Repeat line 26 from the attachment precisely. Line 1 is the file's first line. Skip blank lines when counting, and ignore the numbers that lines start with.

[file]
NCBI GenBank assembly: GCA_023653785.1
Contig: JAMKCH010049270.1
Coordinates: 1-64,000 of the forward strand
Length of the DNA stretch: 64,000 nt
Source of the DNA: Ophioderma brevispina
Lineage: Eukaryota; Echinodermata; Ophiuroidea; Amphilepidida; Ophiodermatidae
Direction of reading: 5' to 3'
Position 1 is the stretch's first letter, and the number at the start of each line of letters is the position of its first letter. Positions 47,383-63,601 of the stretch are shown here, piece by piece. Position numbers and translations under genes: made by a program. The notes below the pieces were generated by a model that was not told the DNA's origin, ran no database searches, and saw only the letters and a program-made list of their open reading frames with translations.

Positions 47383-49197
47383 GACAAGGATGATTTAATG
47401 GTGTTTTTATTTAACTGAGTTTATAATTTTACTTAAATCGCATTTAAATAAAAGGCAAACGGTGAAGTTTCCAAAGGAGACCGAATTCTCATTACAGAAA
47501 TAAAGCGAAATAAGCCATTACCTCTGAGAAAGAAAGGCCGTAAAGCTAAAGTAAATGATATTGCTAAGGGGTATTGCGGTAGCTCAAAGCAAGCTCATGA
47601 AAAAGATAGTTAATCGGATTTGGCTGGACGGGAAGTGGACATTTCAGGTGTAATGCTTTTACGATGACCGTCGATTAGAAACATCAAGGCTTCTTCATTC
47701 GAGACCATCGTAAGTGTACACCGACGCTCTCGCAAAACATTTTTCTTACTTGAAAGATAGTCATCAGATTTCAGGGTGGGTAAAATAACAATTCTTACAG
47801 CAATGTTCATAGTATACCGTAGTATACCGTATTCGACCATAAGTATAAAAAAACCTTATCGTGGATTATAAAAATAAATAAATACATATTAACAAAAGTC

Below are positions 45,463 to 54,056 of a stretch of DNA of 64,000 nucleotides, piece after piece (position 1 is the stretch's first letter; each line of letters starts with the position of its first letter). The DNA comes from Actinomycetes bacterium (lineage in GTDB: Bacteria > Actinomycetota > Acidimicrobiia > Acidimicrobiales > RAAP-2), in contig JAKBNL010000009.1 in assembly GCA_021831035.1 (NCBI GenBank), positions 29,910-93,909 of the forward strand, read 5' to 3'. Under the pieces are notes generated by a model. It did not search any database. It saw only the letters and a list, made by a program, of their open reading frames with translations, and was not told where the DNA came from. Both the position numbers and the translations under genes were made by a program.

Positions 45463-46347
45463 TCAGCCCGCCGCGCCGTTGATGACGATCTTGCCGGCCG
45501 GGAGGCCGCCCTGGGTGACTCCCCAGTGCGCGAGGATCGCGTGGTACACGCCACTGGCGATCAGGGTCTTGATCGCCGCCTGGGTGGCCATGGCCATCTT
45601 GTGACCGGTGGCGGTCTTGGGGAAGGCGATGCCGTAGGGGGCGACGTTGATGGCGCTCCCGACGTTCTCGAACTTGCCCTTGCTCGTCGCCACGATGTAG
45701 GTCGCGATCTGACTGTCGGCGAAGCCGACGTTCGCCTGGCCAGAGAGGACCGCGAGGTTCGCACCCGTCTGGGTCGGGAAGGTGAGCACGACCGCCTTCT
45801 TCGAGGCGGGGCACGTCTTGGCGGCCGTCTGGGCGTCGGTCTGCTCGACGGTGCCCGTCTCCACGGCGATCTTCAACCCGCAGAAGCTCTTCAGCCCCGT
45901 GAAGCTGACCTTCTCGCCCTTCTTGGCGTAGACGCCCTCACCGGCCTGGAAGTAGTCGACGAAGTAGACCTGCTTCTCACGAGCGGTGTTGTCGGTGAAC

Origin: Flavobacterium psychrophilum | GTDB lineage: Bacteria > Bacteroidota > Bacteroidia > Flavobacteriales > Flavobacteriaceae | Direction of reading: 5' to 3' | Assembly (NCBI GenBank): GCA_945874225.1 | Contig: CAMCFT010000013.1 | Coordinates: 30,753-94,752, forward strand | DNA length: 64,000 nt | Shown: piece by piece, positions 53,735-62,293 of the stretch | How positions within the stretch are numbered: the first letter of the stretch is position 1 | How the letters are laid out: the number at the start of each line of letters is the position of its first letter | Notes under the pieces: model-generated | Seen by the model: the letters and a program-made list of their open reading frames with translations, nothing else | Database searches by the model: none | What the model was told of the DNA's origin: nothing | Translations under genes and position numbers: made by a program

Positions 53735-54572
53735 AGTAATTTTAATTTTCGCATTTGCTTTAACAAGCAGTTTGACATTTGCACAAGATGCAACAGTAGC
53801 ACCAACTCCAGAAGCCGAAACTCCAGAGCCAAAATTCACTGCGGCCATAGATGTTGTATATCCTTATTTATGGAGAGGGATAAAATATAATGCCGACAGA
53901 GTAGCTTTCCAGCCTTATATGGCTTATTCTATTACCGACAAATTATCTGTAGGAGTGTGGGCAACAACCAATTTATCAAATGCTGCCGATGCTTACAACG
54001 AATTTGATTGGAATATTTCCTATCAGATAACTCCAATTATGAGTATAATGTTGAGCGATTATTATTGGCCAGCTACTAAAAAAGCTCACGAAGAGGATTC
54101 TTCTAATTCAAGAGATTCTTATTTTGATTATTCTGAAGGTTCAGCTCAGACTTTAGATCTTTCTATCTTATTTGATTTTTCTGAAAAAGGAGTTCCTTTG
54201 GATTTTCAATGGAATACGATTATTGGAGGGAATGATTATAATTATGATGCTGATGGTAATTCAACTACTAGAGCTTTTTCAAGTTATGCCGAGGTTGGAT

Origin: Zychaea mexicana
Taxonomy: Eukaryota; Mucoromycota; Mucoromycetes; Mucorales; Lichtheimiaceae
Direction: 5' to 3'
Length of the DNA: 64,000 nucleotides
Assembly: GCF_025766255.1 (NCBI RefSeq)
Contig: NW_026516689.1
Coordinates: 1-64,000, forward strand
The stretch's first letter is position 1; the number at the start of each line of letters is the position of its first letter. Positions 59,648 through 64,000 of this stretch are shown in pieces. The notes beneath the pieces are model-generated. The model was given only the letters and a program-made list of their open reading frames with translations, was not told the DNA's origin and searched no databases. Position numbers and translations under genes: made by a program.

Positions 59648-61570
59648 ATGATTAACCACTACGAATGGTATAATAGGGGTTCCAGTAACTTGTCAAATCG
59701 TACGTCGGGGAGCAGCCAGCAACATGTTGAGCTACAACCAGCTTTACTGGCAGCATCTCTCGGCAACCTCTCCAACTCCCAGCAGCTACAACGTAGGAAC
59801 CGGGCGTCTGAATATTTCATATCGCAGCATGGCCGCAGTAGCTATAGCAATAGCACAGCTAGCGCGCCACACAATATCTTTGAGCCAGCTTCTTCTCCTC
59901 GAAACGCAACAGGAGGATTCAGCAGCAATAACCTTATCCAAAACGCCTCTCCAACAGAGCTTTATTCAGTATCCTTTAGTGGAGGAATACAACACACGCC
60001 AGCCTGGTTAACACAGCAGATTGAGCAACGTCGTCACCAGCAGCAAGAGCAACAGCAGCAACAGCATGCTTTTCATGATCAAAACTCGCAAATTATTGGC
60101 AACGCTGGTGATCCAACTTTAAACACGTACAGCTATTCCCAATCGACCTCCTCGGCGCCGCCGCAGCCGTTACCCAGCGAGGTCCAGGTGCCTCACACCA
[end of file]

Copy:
53735 AGTAATTTTAATTTTCGCATTTGCTTTAACAAGCAGTTTGACATTTGCACAAGATGCAACAGTAGC